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Advancing Diversity, Equity and Inclusion at the College of Law: A Work in Progress

Operationalizing Inclusion

In 2021, Dean Boise appointed Professor Suzette Meléndez as Syracuse Law’s first Associate Dean for Equity and Inclusion. With the growing national attention directed to issues of diversity, equity, and inclusion (DEI), creating such a position provides direct leadership for the effort to sustain inclusivity within the College of Law. In assuming this role, Professor Melendez will be able to draw on her experience as a member of Syracuse University Chancellor’s Workgroup on Diversity and Inclusion.

Suzette Melendez
Suzette Melendez

Working with the College’s Inclusion Council, Meléndez has been reviewing the College’s policies and procedures in all aspects of our operations, including in partnership with Syracuse University’s Human Resources Department. Their work has also generated extensive feedback on Syracuse University’s Plan for Diversity, Equity, Inclusion & Accessibility, and on the development of data dashboards to track our institutional progress.

Student leaders have been an important part of this process, both as members of the Inclusion Council and as leaders of student organizations. Among other things, students are involved in the implementation of Transformative Dialogue Groups among students as we begin the 2022-2023 academic year.

Orange Advance

Diversifying the legal profession requires innovative efforts to support the success of aspiring lawyers of color as they apply to, prepare for, and matriculate in law school. In 2019, Dean Boise announced a diversity pipeline program, which we now call Orange Advance, in partnership with three HBCUs in the Atlanta University Center (AUC): Clark Atlanta University, Morehouse College, and Spelman College. We are grateful to be supported financially in this effort by AccessLex.

With the easing of the pandemic, the College of Law for the first time welcomed a cohort of 21 students to Dineen Hall in May for a week-long pre-law residency. Representing all three AUC schools, the students traveled to Syracuse to explore the breadth of career opportunities in the legal profession; participate with faculty and practitioners in classroom lectures and panel discussions on the study of law and the American legal system; and begin to familiarize themselves with law school admissions processes and eligibility requirements, including strategies to prepare for the LSAT. During their time here, the students also discovered Syracuse and our broader Syracuse University campus.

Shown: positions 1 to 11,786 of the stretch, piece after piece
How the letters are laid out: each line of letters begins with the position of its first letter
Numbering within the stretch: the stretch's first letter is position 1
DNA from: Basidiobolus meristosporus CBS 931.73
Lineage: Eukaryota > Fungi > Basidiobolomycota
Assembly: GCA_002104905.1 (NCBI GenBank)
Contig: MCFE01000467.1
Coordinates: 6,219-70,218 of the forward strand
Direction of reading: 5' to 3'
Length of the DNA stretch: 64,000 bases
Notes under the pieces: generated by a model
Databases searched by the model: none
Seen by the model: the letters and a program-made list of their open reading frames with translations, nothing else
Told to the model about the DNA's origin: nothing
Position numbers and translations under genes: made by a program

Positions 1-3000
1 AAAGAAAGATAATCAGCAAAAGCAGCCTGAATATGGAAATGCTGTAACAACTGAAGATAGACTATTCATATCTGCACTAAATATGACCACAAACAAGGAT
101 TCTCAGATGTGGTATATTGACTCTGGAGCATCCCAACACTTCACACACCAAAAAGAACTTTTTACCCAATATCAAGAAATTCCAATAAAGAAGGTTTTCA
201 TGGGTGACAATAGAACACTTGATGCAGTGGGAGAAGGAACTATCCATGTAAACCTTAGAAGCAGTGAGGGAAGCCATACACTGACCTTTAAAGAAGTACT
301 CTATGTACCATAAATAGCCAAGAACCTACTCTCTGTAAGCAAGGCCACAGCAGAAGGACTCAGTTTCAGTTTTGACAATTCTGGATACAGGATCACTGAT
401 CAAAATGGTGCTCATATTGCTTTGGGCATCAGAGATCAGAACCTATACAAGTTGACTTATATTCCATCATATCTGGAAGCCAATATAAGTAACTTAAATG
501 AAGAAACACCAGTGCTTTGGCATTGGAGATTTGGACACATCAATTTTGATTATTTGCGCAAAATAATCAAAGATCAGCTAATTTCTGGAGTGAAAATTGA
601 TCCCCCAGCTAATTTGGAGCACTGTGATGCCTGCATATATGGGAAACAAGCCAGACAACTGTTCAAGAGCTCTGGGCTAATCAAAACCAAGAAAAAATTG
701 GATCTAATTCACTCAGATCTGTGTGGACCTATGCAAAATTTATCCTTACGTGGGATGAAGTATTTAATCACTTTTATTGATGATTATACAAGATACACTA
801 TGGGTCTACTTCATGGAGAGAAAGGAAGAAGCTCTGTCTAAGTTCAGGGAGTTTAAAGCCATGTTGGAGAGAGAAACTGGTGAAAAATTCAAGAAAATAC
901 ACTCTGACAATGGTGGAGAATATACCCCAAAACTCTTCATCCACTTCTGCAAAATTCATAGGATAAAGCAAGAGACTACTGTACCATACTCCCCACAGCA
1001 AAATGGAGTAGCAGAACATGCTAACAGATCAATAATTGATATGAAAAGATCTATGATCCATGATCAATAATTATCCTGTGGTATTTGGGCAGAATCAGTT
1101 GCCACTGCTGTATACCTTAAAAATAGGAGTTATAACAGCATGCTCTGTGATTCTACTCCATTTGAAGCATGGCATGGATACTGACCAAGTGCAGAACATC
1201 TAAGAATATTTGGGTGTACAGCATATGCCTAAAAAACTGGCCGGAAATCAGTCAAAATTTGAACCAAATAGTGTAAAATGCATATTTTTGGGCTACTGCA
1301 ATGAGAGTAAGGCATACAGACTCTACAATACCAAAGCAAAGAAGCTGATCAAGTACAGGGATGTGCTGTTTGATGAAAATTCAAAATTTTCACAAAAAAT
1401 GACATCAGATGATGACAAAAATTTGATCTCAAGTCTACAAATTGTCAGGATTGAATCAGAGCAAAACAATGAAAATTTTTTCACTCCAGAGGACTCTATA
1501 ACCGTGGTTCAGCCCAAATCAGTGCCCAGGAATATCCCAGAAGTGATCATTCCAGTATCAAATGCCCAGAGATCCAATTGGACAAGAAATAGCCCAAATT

“I never had a formal introduction to law school,” says Eric Jones, a rising senior from Morehouse College. “I’ve talked about law school with a few lawyers but haven’t had any exposure to it otherwise. When I came across this opportunity, I thought—why not? The special incentive here was that there was no financial burden for me as a student. I could come and participate for no extra charge.”

The working goal is to tap into the formidable talent pool of our partner schools’ students and give them the early understanding of the legal profession that is frequently missing for first-generation law students. It is likely that some of the students who participate in Orange Advance will matriculate at other law schools, but we view this as our contribution to increasing the diversity of all law schools, and ultimately the diversity of the profession. To this end, Dean Boise shared details of the program with fellow law deans across the country to inspire similar efforts elsewhere and expand participation in pursuing this shared goal.


An Educational Journey

A good deal of the work of inclusion is to set expectations among faculty and staff and ensure that appropriate training opportunities are in place. This year, workshops for faculty and staff included insights on being equity-minded, avoiding micro-aggressions, navigating difficult conversations, moving from cultural competency to cultural proficiency, and building awareness and confidence in using pronouns and preferred names.

For law students, last year, the curriculum was expanded to include DEI primers, and College of Law faculty reviewed and adjusted the 1L curriculum to ensure that foundational courses of study intentionally address DEI implications. Effective this fall, and in alignment with Syracuse University’s similar requirement for undergraduate students, all College of Law students must choose at least one course from a list of options created by the faculty that addresses themes and materials on diversity, equity, and inclusion.

The aim of this cultural competency requirement is to help students in their second or third year of law school develop awareness of the ways identity, difference, culture, and explicit or implicit bias can condition and constrain the pursuit of equal justice under law. “Law students must be prepared to practice in a diverse society so that they can become the best legal professionals possible in whatever legal capacities they serve in diverse local, national, and global communities,” explains Meléndez. “By incorporating the cultural competency curriculum into their course of study, law students will be prepared to meet the legal needs of clients whose backgrounds, experiences, and perspectives may differ from their own.” This new requirement will help to reinforce the core principle that legal professionals have the obligation to ensure that the rule of law applies equally to all persons.

A Work in Progress

Diversity, equity, and inclusion are not new concepts. But they are concepts that have yet to be fully realized. Much work remains to be done and we are early in the journey. Consistent with our mission, our focus is on education: learning ourselves so that we can better educate and prepare our students.